I can come to your library, book club meeting, or conference to talk about how to help your readers find their next good read. Click here for more information including RA for All's EDI Statement.

Wednesday, May 2, 2018

RUSA CODES RA 101 Conversation Summary

As I mentioned here, RUSA's RA Research and Trends Committee hosted a 1 day RA conversation:
CODES Conversations: RA 101April 24, 2018 10am-6pm EST 
What are the key ideas, practices and sources everyone should be learningabout as they begin to do readers' advisory work? Join us and special guestmoderators Joyce Saricks and Neal Wyatt and bring your questions, suggestionsand advice! 
CODES Conversations are focused electronic conversations on issues facingcollection development and readers’ advisory librarians—or anyone interestedin those areas. The conversations are open to all who wish to participate (orlurk)! 
Use this link to join us! http://lists.ala.org/sympa/info/codes-convos
I had a lot of fun participating and lurking in this one.  But don't worry if you missed it because yesterday committee Chair, Magan Szwarek, sent out the following message:
On behalf of the RA Research & Trends Committee we'd like to thank everyone for participating in last week's conversation. A big thank you to committee members Gloria Drake and Daryl Maxwell for putting together the attached summary 
Thank you again for a lively and thoughtful discussion! 
Magan SzwarekAlicia AhlversRobin BradfordKristi ChadwickGloria A. DrakeWilliam KellyDaryl A. MaxwellMichael P. SantangeloStephen M. SposatoHana Zittel
And here is that attached summary [with Magan's permission].

What a wonderful resource for library workers who provide RA Service both newbies and grizzled veterans, those that do RA all the time, or only occasionally. It is also a great "train the trainer" resource too because there are many beginner topics here that can be used to spark a renewed interest in RA at your library. These examples will allow you to offer training from a different perspective. For example, Robin Bradford, committee member and RA expert made the following statement in her presentation to NJ librarians, which I linked here on Monday:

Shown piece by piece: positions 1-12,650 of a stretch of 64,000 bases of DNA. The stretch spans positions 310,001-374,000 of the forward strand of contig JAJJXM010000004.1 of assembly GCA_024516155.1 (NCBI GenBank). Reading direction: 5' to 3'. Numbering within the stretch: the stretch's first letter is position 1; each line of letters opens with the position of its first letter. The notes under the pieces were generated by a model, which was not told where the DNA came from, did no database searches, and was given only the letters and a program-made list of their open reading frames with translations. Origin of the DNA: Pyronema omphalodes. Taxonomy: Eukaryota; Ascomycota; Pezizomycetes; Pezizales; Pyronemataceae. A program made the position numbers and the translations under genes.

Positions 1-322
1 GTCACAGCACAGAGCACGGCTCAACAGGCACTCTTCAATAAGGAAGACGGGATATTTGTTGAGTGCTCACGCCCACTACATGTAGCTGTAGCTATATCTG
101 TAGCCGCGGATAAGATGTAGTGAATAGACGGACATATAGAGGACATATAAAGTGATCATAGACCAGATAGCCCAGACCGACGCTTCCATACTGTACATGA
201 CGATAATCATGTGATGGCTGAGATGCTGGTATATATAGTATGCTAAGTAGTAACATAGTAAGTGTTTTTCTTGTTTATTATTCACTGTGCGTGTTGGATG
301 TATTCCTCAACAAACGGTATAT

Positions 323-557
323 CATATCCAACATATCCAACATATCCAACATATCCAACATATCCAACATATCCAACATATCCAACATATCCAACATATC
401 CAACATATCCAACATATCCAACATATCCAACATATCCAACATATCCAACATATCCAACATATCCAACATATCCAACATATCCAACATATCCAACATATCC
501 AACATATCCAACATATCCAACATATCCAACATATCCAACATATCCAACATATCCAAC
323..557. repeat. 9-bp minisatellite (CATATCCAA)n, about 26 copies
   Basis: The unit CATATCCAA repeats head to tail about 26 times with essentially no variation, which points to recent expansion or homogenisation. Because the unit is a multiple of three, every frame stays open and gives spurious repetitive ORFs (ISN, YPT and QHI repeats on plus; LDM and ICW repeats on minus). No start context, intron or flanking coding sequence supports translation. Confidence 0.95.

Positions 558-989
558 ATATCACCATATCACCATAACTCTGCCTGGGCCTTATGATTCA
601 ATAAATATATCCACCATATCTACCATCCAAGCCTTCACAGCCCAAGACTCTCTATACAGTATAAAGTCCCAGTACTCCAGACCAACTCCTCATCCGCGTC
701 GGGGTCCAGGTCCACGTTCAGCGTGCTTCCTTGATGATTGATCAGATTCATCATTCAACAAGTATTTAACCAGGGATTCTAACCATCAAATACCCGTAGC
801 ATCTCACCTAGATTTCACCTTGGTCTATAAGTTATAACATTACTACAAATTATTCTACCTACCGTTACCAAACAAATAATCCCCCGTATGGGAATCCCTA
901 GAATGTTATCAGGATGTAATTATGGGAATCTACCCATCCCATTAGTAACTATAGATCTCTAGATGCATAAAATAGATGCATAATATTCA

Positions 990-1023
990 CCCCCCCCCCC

"You're not 100% when you're picking books for yourself, so release the pressure when you're picking books for other people!" -Robin Bradford
She credited the Convo for making her think about this and pass it on to others.

My point is, none of you are too advanced to read this summary of the RA 101 Convo.

Finally, Magan wanted me to offer this teaser: the committee is also hard at work putting together an online learning activity.

That's all she gave me people. I want to know more too. Stay tuned!

1 comment:

Robin Bradford said...

Just wanted to give credit to Angie Strathman, of Mid-Continent library, for that quote. I will forever think about that now when it comes to RA. The amount of books I take home and either don't finish (DNF) or finish but feel rather "meh" about varies, but I can say there has never been a year when it NEVER happened. It happens all the time. And it's perfectly natural. The covers and blurbs are "teasers" are meant to draw us in both as readers and as reader advisory staff. When the rest of the book fails to live up to the promise, that is okay! We put it aside and move on. The trailer isn't always as good as the movie. The single is sometimes the best song on the entire album. I want us to stop putting perfection pressure on ourselves and just try to match our recommendations as best we can to what we've learned from, and about, our patrons. If they don't like something, that's another data point, not a complete system failure.